As Shakespeare's works as a whole become more widely accessible, audiences are looking away from the more well known plays such as "Macbeth" and "Hamlet" and starting to discover lesser known plays such an "The Merchant of Venice". With the popular appropriations of Shakespeare's plays (namely "Romeo and Juliet" and "Othello") to film recently, a wider range of audiences are becoming familiarised with Shakespeare's language and ability to create original and interesting characters. In "The Merchant of Venice" Shakespeare uses these elements as well as inspired plot and visual imagery to create a play that is increasing in popularity today. .
Many of Shakespeare's plots have been reused numerous times throughout history. "The Merchant of Venice" contains four intertwined plots, which allows Shakespeare to include elements that appeal to all audiences, including revenge, romance and humour. The use of an intertwined plot has become a popular element in modern films, with many of these elements being included in movies such as "Snatch" and "Pulp Fiction". For this reason, the historical context of "The Merchant of Venice" is a lasting reminder of the repetitive nature of plots and gives the play popularity because audiences enjoying such adaptations will continue to look for similar stories in different media. .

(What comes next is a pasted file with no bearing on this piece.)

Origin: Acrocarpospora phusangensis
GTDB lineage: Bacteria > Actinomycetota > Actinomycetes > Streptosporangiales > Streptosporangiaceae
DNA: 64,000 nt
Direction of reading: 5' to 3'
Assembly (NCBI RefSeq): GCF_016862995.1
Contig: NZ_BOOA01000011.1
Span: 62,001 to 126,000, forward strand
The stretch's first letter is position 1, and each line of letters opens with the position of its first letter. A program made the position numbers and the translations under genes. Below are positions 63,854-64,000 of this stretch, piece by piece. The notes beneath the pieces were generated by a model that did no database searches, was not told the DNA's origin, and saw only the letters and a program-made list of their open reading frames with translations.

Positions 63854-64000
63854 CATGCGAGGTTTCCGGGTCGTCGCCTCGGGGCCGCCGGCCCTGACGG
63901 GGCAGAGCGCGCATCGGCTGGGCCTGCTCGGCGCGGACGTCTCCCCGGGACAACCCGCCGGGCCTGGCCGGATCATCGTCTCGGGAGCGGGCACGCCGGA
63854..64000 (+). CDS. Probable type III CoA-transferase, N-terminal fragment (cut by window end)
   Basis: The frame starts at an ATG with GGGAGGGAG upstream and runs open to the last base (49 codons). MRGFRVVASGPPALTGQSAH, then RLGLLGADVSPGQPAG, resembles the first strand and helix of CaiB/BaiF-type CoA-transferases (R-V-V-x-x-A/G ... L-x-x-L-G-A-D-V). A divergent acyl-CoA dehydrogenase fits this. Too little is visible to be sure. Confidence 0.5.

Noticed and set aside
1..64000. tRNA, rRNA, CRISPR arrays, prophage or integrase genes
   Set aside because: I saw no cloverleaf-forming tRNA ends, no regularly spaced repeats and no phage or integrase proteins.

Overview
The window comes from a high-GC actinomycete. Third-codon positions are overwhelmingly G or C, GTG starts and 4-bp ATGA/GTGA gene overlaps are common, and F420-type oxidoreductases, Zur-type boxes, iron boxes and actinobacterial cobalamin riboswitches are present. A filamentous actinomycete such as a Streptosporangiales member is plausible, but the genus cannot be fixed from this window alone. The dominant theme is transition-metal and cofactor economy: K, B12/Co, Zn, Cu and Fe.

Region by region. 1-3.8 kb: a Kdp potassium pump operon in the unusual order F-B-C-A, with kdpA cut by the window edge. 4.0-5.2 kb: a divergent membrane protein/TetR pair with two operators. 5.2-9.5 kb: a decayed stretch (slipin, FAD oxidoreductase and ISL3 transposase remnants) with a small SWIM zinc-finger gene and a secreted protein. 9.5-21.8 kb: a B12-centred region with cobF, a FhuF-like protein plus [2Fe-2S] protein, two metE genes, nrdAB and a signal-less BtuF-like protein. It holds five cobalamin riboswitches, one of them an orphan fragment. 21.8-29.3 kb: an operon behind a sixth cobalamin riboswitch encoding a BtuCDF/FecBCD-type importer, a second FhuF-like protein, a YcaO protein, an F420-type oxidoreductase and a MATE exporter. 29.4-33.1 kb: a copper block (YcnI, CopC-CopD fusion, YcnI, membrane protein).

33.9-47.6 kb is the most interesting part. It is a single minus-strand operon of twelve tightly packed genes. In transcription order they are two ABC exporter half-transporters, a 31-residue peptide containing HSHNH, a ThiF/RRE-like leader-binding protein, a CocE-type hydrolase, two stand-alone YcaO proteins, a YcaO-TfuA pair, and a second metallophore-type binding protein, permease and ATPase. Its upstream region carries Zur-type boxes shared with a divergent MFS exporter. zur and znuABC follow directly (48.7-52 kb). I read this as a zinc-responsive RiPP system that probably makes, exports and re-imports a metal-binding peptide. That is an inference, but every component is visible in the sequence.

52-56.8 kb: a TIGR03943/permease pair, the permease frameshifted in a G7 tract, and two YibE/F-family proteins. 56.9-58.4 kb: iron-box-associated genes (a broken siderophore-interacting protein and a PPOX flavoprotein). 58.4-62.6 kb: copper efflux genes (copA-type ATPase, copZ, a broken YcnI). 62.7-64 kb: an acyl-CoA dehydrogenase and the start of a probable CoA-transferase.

The Play has two contrasting settings, the harsh, industrial town of Venice, and the more romantic and exotic city of Belmont. This allows Shakespeare to show different elements of the characters and plots he uses. It also continues the "something for everyone" aspect of "The Merchant of Venice", which makes it so universal and popular. The different characters and the way they are represented is where most sociological difference comes when compared to today. In the 16th century setting, non-Christian religious groups such as the Jews were looked down upon. For this reason, the character of Shylock was able to be added as a villain with the adverse characteristics of a stereotypical Jew without Shakespeare having to worry about "political correctness" as we see it today.